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|Paynesville Press - November 01, 2006|
Paynesville Area Center
Only a few dozen people attended the 15th anniversary celebration for the Paynesville Area Center last week, but the real usage of the community facility is evident by another number: 32,000. |
That's the number of people who have used the facility within the last year through one of its many functions: i.e. aerobics and aqua-fitness classes, weekly quilting sessions or eye-glass sorting, organizational meetings, other meetings (such as Alcoholics Anonymous), Senior Dining, social events or music practices, and the R.O.S.E. Center.
"It's come a long way," said Savage. "It's become a community project. Before it was just seniors; now it's everybody."
The center has grown beyond what it's founders envisioned 15 years ago, said Judy Savage, who served eight years on the board of directors, including as one of its first presidents. They had no idea how many ways the center would be used by seniors and the public.
"I think it's really blossomed," explained Savage.
"It's used by everybody," added Gloria Ringstad.
The 32,000 users within the past year is "your proof right there," said Savage. "That just goes to show the need. When we started this, we had no inkling of all the uses."
The usage in the past year is "pretty impressive," agreed current board president John Horn.
"This place is for everybody," he said. "You name it...they've got it out here."
The center remains very important to seniors; where else would they get these services, asked Horn. Paynesville, he said, would not be as attractive to senior living without the Paynesville Area Center, he said.
The original idea for a senior center is attributed to senior advocate Gladys Deadrick in the 1980s, and by 1989 a five-member committee was established. It became a nine-member task force in 1990.
By April 1990, nearly $60,000 was pledged to build the Paynesville Senior Center, and, by August 1990, $112,000 was pledged and the ceremonial groundbreaking was held with 75 local seniors participating.
Over 500 individuals, 150 businesses, and 20 organizations gave to the construction, raising $141,000 for the project, with the remaining $29,000 for construction borrowed. The debt was paid by 1993.
The Paynesville Area Center, as it was originally called, opened in the spring of 1991, but the three-day grand opening was held in October 1991. Last week's 15th anniversary celebration was timed to coincide with the grand opening 15 years ago.
When it was being proposed, the center was touted as a focal point for seniors to enhance their dignity, support their independence, and encourage their involvement in the community. That's exactly what happened. The Paynesville Area Center now serves the social needs (through its multitude of activities and events) and their physical needs (for nutrition through Senior Dining or home-delivered meals and in other ways by volunteers from the R.O.S.E. Center).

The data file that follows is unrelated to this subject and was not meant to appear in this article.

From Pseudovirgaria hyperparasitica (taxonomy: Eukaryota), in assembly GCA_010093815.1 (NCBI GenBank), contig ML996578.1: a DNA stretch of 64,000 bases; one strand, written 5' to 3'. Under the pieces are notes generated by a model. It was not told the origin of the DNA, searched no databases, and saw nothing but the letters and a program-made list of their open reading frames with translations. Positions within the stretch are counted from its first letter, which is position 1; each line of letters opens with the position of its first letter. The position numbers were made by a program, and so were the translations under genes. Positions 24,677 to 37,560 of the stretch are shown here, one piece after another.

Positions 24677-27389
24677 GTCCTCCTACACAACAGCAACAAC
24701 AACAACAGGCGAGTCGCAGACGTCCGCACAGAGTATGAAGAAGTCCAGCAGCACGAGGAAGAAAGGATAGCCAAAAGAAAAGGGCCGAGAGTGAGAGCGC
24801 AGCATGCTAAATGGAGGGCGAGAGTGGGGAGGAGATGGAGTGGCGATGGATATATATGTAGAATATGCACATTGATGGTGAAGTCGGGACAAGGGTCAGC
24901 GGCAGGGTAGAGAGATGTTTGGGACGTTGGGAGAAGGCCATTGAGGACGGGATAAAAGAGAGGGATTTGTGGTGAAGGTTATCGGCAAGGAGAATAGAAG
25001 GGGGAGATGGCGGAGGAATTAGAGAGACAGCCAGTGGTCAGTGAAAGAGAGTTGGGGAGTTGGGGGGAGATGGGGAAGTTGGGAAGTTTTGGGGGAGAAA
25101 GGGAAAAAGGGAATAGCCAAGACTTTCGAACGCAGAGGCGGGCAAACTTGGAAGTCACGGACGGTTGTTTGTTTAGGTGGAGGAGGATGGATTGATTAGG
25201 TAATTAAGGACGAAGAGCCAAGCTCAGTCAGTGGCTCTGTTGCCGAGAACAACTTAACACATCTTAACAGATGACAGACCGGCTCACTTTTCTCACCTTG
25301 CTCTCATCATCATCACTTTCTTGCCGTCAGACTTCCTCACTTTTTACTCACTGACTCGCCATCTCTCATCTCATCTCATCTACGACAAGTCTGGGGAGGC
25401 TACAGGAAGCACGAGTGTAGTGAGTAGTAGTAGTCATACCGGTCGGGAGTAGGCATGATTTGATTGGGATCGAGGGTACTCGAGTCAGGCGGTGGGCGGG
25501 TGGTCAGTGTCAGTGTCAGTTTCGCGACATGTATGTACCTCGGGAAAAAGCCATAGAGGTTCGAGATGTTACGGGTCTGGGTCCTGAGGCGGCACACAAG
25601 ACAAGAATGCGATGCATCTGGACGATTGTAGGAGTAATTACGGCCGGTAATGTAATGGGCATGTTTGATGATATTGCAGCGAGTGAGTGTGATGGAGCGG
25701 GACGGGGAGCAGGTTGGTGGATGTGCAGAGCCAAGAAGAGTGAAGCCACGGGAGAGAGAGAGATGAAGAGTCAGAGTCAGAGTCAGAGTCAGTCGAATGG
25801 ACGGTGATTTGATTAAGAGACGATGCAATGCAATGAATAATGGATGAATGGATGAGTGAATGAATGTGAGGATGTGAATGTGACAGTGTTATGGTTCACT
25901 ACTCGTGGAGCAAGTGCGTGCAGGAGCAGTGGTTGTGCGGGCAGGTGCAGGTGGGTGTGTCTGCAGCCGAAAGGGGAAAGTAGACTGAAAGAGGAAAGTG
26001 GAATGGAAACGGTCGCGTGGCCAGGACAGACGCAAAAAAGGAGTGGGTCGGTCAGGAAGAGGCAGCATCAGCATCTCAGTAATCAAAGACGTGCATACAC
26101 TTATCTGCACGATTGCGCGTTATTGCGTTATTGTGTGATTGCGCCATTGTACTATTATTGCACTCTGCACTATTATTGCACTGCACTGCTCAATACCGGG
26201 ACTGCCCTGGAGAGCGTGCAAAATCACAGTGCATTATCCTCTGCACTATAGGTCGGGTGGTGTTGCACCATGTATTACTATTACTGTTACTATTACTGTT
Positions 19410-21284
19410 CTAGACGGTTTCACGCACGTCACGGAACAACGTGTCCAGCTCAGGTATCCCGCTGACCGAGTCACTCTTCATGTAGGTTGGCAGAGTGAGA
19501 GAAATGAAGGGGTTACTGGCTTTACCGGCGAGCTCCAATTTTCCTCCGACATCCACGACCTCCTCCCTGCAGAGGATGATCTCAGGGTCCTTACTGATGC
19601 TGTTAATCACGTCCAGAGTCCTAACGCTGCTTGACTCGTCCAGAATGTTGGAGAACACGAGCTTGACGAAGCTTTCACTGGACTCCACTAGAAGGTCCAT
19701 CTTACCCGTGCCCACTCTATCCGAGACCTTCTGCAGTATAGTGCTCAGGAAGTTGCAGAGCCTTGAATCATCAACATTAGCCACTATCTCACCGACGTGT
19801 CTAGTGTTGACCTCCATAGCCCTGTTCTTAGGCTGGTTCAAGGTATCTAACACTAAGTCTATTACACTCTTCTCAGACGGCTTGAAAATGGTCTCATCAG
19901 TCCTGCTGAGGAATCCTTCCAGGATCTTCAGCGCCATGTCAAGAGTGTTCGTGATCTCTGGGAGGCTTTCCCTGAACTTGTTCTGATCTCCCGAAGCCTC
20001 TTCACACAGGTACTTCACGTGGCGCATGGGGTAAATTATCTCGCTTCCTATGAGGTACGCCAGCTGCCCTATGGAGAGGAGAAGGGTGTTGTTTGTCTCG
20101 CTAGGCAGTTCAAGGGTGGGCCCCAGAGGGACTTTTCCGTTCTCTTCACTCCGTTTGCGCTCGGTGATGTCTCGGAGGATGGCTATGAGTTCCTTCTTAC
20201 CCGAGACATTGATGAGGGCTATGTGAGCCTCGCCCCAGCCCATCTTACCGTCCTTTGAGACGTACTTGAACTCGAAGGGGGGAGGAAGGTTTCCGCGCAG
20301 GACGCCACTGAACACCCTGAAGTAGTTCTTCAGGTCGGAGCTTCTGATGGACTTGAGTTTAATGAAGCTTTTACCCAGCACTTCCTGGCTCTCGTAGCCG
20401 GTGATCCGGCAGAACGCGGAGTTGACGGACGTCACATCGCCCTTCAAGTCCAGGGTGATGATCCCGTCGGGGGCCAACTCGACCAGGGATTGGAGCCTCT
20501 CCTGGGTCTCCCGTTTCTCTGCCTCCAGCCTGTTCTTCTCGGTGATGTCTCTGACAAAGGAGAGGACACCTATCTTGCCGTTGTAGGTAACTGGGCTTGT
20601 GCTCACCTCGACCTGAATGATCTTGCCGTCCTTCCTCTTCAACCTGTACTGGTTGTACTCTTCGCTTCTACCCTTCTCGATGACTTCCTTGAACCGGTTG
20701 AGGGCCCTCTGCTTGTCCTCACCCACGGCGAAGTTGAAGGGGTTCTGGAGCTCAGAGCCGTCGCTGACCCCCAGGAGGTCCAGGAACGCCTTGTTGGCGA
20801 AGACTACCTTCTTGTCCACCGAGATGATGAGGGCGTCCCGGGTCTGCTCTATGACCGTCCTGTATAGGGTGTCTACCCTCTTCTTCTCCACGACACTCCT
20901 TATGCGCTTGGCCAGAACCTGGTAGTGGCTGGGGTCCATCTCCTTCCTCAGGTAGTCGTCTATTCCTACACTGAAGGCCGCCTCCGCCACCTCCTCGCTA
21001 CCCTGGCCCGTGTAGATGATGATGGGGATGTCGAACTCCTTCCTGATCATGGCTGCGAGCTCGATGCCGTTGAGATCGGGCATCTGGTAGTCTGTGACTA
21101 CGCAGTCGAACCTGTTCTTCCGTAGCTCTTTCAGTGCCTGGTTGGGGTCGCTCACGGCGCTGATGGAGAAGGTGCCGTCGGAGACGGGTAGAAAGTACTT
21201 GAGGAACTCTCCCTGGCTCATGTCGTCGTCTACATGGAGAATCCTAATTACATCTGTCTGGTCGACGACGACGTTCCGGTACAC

Seniors come not just from Paynesville but from surrounding communities, said board secretary Bunny Fasen, and they likely stop to shop before they go home.
"I think for some of them that come on a regular basis it's like family," said center director Inez Jones.
Two original board members attended the 15th anniversary celebration on Wednesday, Oct. 25: Savage and Eleanor Wimmer, who came from the Koronis Manor to attend. Harry Snyder of Paynesville, who made the motion for the Paynesville Senior Citizens Club to build, also attended.
"A lot of years gone by, a lot of work, a lot of good people," said Savage about the center.
The name was changed to the Paynesville Area Center in December 1998 to reflect the use of the facility by the entire community and to encourage non-seniors to participate in the activities at the center.
The R.O.S.E. Center - which provides volunteer services to area seniors - was started in 1999. Volunteers offer any services that can help seniors - rides to medical appointments, raking leaves, shoveling snow, reading, etc. - live independently and happily.
This year, one improvement at the center is a new walk-in cooler and a walk-in freezer in the kitchen.
The challenge for the center is the future, added Horn. There are always ways to get better. "The main thing is the younger generation has to keep this going," he said.
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